According to the PowerPoint presentation, one of those perceived WikiLeaks supporters singled out for scrutiny was Glenn Greenwald, a former Wachtell, Lipton, Rosen & Katz associate and current reporter for Salon.com, which defended its writer in an op-ed on Friday.

BoA general counsel Edward O'Keefe, who became the bank's full-time top in-house lawyer a year ago, did not respond to a request for comment. Scott Silvestri, a BoA spokesman, also did not respond to a request for comment. But Silvestri told the Charlotte Observer last week that neither the bank nor its vendors "have engaged HBGary in this matter."

HBGary said in a statement on its Web site that it was the victim of "an international criminal cyberattack" perpetrated by Anonymous and was working closely with law enforcement authorities. The company also said that "any information in the public domain is not reliable because the perpetrators of this offense, or people working closely with them, have intentionally falsified certain data."

Berico executives told The New York Times that they had been asked to "develop a proposal to support a law firm" but that it was limited to "analyzing publicly available information." The company also announced it was launching an internal investigation into the matter and was severing all ties with HBGary.

Palantir has also sought to disassociate itself from HBGary, stating that it didn't condone the tactics proposed by the company and that they were never acted upon.

"I have directed the company to sever any and all contacts with HBGary," Palantir CEO Alex Karp said in a statement to the press. "Palantir Technologies does not build software that is designed to allow private sector entities to obtain nonpublic information, engage in so-called cyber attacks, or take other offensive measures. I have made clear in no uncertain terms that Palantir Technologies will not be involved in such activities."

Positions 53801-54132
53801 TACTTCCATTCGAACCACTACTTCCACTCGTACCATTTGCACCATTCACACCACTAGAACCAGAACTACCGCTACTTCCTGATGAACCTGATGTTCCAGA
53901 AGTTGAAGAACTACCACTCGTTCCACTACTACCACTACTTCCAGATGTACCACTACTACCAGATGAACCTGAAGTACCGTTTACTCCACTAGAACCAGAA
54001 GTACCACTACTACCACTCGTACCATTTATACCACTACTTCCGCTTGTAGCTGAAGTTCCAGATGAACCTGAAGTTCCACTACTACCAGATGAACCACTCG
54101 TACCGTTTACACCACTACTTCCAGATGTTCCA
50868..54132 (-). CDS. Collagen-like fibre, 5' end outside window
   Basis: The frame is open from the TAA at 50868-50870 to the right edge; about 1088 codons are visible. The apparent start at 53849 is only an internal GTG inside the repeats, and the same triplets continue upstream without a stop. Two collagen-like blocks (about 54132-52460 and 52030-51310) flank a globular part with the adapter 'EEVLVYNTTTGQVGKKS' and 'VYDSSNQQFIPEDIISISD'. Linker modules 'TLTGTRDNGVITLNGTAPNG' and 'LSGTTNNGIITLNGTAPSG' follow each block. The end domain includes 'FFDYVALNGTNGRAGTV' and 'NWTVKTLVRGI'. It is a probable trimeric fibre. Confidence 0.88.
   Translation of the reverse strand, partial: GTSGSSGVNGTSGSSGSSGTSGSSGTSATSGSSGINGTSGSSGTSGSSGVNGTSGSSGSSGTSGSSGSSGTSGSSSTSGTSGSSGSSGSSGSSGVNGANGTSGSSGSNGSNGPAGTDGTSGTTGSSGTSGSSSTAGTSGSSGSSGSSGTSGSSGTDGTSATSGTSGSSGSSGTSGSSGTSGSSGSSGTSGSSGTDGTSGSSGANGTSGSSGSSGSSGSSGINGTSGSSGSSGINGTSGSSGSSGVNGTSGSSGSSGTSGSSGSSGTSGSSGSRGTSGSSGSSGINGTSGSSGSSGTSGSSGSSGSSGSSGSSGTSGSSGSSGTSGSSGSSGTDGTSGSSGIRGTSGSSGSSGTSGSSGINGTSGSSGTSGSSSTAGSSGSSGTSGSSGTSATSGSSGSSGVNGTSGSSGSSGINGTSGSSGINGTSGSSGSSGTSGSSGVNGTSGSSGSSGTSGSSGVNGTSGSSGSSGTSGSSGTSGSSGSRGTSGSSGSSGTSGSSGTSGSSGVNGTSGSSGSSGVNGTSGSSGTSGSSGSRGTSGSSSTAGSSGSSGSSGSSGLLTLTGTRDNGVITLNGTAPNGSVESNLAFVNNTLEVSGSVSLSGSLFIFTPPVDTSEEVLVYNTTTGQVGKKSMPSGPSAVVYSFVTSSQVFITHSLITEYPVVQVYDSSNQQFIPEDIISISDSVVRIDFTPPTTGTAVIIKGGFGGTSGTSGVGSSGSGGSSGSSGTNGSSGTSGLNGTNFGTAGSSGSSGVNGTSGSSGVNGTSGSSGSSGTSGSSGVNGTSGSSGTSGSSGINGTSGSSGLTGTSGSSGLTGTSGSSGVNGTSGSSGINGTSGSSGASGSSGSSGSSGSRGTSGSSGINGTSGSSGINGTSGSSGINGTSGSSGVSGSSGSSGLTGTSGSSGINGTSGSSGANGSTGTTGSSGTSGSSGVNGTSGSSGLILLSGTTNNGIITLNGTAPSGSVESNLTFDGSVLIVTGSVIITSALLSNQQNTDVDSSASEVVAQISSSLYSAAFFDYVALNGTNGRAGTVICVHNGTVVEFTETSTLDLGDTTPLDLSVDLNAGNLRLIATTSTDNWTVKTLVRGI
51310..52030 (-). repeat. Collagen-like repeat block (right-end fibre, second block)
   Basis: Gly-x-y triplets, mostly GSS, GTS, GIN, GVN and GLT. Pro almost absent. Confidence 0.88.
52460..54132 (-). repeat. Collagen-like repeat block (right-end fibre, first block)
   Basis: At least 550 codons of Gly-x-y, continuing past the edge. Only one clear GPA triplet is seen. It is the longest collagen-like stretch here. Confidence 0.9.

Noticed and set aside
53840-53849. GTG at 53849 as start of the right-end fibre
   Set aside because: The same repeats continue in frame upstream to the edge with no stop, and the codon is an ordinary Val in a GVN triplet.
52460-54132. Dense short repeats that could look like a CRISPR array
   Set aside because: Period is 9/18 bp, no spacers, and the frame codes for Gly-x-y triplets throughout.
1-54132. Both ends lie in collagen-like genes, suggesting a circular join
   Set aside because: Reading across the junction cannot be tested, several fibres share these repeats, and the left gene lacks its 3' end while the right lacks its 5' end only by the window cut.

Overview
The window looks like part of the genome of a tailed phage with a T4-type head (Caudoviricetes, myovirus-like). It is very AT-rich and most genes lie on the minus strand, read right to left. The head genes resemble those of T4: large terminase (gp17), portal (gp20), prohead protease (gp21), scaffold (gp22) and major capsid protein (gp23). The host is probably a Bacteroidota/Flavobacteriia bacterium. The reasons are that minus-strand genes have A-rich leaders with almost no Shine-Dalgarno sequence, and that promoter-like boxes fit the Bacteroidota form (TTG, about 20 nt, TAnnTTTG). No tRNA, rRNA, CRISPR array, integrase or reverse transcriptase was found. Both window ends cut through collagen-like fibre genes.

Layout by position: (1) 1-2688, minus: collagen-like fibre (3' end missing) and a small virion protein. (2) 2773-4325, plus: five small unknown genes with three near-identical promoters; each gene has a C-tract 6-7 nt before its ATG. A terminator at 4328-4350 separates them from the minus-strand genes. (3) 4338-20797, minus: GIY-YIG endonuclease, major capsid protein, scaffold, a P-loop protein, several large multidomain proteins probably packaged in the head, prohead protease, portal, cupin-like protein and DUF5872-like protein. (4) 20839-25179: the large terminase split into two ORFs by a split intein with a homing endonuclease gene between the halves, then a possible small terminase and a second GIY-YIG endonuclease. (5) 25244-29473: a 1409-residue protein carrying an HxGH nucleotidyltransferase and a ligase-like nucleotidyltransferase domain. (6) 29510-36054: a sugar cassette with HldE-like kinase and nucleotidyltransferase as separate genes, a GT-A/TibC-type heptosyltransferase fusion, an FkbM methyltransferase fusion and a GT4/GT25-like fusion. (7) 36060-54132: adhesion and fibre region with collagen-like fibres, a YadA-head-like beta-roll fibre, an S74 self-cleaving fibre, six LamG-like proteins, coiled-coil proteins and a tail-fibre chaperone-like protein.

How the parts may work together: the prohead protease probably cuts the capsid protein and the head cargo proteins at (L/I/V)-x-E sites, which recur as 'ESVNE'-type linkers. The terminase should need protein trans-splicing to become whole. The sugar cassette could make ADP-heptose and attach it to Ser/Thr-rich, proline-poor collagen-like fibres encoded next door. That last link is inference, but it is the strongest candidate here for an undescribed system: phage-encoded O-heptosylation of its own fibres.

Anonymous took a different tone.

"Admittedly, HBGary, while we do what we feel is necessary and just, we do not deny that we enjoyed breaking your neck in the process," the mysterious group told Forbes. "You tried to play our game. You lost."

 

RELATED STORIES

E-Mail: Hunton & Williams Expected 'Huge Gains'
The National Law Journal, 2/15/11

 

 

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Read most of the article, but no mention of possible suits against this law firm/lawyers or having the Bar review this. Attorneys and their firms should not engage in promoting illegal schemes, let alone heinous ones to discredit and harass US Citizens (or those with a liberal bent).

Cheers and Bravos to anonymous. More power to forced and finagled autonomous clarity and transparency In relations between we the people and our Government.

Let's be clear about why this actually happened. Aaron Barr made a list of Facebook users based on the completely fallacious assumption and logic that he could catch Anonymous' "leaders" using IRC and Facebook simultaneously. His list was comprised of innocent Americans engaging in legal forms of activism that just happened to be online at the same time as, well... millions of other people.

His greed, arrogance, hubris, and complete disregard for simple common sense and logic are what got HBGary Federal into this mess. The data he collected was useless, much of it public record, and the rest of it clearly falsified through inference, assumptions, and outright flights of fancy. He's nothing more than a delusional gambling addict that was playing the odds that he may have found five our six REAL anons buried in his list of complete bullshit.

The IRC chatlogs of HBGary's CEO & Anonymous can be found all over the place. It's clear Anonymous had no plans of releasing the other information in the documents; they just wanted to protect the innocent people who had falsely been linked to cyber-terrorism based on Barr's unscrupulous greed. Until they got a good look at how "borderline" illegal and unethical they were and realized there was no way the information could be sat upon.

CyberSelf-defense is not a crime! They were attacked. Innocent people like me, who were identified as Anons for no other reason than having a facebook and an opinion were caught in the crossfire. They fought back. THEY made it right. I'm still waiting for MY apology from HBGary Fed for being dragged into this, however. I think I'll probably be waiting a long time.